My August Greater Fort Wayne Business Weekly column – Being two-faced rarely works for businesses on Facebook

Being two-faced rarely works for businesses on Facebook

Businesses with multiple locations often ask whether they’re better off with one Facebook page or one for each location. Assuming that Facebook is a good choice in the first place — and there’s no guarantee it is, as I’ve mentioned in an earlier column — one page is usually the right answer. There are a few reasons why this is true:

  • A crowd draws a crowd. What’s true in real life is also true in the social media realm: We generally gravitate to spaces filled by other people. In other words, a crowd draws a crowd. The presence of others signifies that what they’ve gathered around deserves attention.

A single Facebook page, then, would unquestionably be more well-populated than those that are part of a multiple-page approach. To put this in somewhat more direct terms, using multiple pages ends up in a cannibalized effort, creating a few small communities instead of bringing those communities together into one larger community. When a brand has the opportunity to draw a crowd with a single Facebook page, it should make the most of that opportunity.

  • A larger, collaborative Facebook page appears more credible. A larger community also connotes safety. If others have joined a community, we are more likely to believe that it’s reliable and credible.

This is especially important when you consider the many privacy concerns that social media users have voiced in recent months. Fears about hackers, spam and the misuse of personal information are among the greatest impediments to the overall growth of social media. Those same fears keep people from joining communities unless others are present. A large community is an endorsement of sorts. It says to the user, “You’ll be safe here.”

  • One Facebook page is more audience-friendly. When a brand fragments its presence on Facebook, it risks confusing audience members and increases the amount of work they have to do to connect with the brand. Which page should prospective community members join? Should they join one page or multiple pages? Is it worth the effort?

Brands should make it as easy as possible for users to find them and connect with them. Every extra decision point added into the equation makes it less likely the user will connect with the brand.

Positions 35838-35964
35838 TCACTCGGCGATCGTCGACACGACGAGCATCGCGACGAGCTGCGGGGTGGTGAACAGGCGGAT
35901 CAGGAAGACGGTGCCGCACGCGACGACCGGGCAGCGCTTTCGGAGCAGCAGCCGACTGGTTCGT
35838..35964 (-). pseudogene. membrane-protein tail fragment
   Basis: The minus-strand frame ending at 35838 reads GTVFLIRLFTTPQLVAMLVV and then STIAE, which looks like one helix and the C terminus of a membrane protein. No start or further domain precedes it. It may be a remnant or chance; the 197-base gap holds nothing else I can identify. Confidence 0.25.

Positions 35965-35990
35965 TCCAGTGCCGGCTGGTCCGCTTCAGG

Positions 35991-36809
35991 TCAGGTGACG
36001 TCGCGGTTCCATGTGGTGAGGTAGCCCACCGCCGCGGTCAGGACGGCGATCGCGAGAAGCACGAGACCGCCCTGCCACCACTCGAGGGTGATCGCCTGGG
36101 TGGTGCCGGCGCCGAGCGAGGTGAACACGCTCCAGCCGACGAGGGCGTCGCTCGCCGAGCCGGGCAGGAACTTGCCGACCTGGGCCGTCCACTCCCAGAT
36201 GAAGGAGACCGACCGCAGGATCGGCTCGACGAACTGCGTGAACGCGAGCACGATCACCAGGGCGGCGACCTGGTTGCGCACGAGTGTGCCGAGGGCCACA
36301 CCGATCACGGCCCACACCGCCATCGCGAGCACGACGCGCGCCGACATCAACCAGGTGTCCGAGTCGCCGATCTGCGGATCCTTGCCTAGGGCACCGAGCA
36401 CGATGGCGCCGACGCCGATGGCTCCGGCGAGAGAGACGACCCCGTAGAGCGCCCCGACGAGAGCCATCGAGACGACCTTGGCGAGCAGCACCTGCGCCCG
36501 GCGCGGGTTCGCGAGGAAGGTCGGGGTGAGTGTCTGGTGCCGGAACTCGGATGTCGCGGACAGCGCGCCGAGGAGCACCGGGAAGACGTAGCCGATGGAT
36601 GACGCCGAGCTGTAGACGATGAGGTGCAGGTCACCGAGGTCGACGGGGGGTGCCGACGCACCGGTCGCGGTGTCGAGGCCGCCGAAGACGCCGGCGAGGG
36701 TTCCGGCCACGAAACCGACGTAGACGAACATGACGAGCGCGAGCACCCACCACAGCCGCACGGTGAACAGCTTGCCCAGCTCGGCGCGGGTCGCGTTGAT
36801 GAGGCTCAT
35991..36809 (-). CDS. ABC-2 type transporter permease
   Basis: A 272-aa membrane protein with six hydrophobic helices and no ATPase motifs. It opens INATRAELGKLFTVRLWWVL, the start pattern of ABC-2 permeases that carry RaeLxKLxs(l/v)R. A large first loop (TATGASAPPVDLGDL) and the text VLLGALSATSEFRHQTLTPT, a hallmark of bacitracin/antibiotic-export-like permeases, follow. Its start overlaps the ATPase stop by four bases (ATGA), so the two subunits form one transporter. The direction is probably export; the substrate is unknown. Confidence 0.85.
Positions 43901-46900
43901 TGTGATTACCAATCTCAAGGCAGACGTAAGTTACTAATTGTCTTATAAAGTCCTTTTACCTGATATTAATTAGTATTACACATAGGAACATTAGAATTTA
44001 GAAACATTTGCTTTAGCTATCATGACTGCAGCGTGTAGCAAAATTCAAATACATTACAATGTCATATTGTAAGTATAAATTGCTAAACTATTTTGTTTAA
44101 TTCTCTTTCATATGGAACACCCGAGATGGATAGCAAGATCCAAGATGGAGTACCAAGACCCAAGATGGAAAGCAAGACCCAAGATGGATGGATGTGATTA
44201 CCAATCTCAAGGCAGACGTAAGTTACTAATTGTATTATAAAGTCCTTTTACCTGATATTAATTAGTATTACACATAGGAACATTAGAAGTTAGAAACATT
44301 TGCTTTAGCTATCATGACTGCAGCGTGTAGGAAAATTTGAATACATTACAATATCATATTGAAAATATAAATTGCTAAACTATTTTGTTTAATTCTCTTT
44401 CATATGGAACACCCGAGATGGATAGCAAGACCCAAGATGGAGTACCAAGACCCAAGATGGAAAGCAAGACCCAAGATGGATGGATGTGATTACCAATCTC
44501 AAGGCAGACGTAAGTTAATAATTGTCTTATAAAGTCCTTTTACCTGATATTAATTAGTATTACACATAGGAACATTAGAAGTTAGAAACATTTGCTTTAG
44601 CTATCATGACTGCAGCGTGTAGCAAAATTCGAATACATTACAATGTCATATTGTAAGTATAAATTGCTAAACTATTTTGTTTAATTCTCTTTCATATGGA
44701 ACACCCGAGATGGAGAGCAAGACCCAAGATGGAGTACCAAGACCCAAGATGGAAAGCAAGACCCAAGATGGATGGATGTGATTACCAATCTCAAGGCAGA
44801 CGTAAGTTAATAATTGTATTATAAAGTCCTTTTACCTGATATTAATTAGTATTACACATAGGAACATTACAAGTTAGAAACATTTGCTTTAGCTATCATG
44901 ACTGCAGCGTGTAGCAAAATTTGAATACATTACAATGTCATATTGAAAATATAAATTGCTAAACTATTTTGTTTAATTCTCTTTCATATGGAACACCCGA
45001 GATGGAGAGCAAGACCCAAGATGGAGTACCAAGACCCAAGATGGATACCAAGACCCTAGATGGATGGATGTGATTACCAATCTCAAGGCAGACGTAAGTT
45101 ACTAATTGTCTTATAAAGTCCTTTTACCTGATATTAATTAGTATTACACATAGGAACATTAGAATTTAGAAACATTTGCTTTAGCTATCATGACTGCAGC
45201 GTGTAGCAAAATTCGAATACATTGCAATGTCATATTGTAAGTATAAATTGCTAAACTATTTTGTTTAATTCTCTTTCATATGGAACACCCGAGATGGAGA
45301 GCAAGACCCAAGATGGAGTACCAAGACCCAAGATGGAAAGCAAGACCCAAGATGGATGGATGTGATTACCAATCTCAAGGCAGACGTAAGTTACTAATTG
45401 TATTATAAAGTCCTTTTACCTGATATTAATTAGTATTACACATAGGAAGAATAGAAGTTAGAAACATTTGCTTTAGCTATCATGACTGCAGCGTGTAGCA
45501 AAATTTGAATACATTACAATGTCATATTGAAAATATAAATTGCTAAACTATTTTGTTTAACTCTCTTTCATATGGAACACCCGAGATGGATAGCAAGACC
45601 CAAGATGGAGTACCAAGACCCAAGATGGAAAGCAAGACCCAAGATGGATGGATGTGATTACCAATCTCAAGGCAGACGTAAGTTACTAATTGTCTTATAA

• One Facebook page allows for better moderation. It is crucial that your business monitor activity on its Facebook page. With responsibilities dedicated to just one page, a moderator (or multiple page administrators) can more easily answer questions, uphold community standards and police spam.
  • One Facebook page demands fewer resources. Finally, and perhaps most importantly, one Facebook page focuses your efforts, demands less labor and allows for efficiencies. Better to have a small team that spends considerable time on one page than a considerable number of individuals working independently on pages with small communities and little audience engagement.

Starbucks is a great example of a brand with multiple locations using one Facebook page. Even though it has more than 17,000 stores worldwide, the coffee chain has just one official Facebook page. As a result of that focus, and a commitment to understanding how to use Facebook effectively, the Starbucks Facebook page has attracted more than 20 million “likes.”

Are there any exceptions to the rule that multiple-location businesses should have a single Facebook page? Of course. One example: a business that has multiple brands, each with a distinctly different audience, mission, product or service, needs to consider each brand separately. Each likely requires different strategies and tactics to effectively deploy social media. It’s important to remember, however, that such businesses are exceptions.

If you’re still unsure what’s right for your business, start with one Facebook page and closely monitor the audience response to see if another page, or pages, is warranted. However, remember that it’s a lot easier to add new pages if they earn their way into your strategy than to try to consolidate multiple pages that aren’t effective.

Also, consider that every minute you spend on Facebook is a minute that could be reinvested in other efforts. With that in mind, it’s clear that the more efficient and focused you’re efforts are, the higher the return on your investment of resources is likely to be. That’s reason enough to make one Facebook page the right choice for most businesses.

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One Response to My August Greater Fort Wayne Business Weekly column – Being two-faced rarely works for businesses on Facebook

  1. Lauren says:

    “A crowd draws a crowd”… true! What great insight that really resonates with true examples!

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